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Faith in Vermont: The Eggs and Us

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Posted on June 20, 2017 | Blog Category:
By Faith Gong



When our next-door neighbor phoned the other morning to ask if we could spare an egg for the pancakes she was making for breakfast, I laughed out loud. Of COURSE we could spare AN egg! How about a dozen?

Our family’s life over the past month has been dominated by eggs. Eggs – those round or oval reproductive bodies produced by the female of certain animals – are everywhere: in our yard, in our refrigerator, on our kitchen windowsill, on our plates.

The most obvious reason for this is our acquisition of ten hens (and a rooster) from friends who were thinning out their flock. The chickens are all at least two years of age, which is around peak laying age. The good thing about this: We got eggs right away! On the other hand: It’s all downhill from here.

Our new hens laid only a few eggs during the first few days, and we worried that downhill might have arrived sooner than expected. Perhaps our middle aged chickens were entering the equivalent of poultry menopause, which left us two options: to feed and house unproductive hens, or to do what’s euphemistically called “culling” the non-layers (and explaining this to our daughters.)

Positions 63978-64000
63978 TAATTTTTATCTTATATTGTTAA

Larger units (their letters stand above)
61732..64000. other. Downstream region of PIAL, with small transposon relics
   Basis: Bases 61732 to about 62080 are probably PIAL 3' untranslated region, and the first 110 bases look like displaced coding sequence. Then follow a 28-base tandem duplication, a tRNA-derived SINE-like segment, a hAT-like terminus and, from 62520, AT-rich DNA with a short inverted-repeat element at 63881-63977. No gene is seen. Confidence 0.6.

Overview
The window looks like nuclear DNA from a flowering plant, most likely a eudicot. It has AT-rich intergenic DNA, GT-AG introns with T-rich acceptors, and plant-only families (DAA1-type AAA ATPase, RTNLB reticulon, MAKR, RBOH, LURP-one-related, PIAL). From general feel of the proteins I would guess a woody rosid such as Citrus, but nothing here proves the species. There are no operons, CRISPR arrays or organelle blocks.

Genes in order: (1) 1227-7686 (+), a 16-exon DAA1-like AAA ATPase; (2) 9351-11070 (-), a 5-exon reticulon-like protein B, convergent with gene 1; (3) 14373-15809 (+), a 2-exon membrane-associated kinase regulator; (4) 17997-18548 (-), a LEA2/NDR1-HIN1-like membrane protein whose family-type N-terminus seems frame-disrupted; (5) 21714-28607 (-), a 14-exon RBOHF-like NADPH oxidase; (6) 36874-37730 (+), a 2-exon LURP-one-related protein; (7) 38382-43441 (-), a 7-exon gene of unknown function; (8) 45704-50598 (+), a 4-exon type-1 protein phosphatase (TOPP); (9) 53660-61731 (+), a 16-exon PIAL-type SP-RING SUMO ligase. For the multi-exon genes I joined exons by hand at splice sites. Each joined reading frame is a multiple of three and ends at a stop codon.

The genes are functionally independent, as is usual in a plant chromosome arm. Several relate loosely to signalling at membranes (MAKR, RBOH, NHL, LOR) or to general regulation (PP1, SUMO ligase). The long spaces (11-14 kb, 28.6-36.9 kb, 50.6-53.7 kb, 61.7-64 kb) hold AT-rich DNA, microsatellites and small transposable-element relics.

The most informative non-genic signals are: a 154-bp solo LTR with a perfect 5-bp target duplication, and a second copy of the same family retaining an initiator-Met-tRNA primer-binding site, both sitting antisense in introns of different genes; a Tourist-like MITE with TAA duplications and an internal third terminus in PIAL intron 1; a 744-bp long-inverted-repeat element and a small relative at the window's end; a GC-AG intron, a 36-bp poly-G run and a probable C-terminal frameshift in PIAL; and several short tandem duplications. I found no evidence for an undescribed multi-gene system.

We needn’t have worried: Our chickens were just stressed from their move. After a few days, they began laying seven or eight eggs a day. It’s impossible to overstate the magic of going out to the chicken coop and discovering a perfectly oval, still-warm, brown, green, or blue egg nestled in among the pine shavings. The novelty has yet to wear off for our daughters, who run out to check for eggs three or four times a day. “Thank you, chickens!” they exclaim whenever they find a fresh one.

Seven or eight eggs a day is a lot, even for a family of six. The three full egg cartons in our refrigerator contain a hybrid mix of our hens’ eggs and the remaining store-bought eggs from our pre-chicken days. The blue bowl on our kitchen windowsill is brimming with the latest egg harvest, since fresh, unwashed eggs can keep for up to two weeks unrefrigerated.

Yesterday, on two separate occasions, our daughters dropped and broke eggs that they were bringing in from the coop. A couple of weeks ago, this would have been met with a scolding; now I can almost shrug it off. There are always more eggs coming.

***

My daughter found the robin’s egg on the ground outside a friend’s house. A delicate oval of beautiful blue, far from any visible nest or tree.

“I’m going to hatch this,” she said, cupping it between her hands as if incubating it immediately.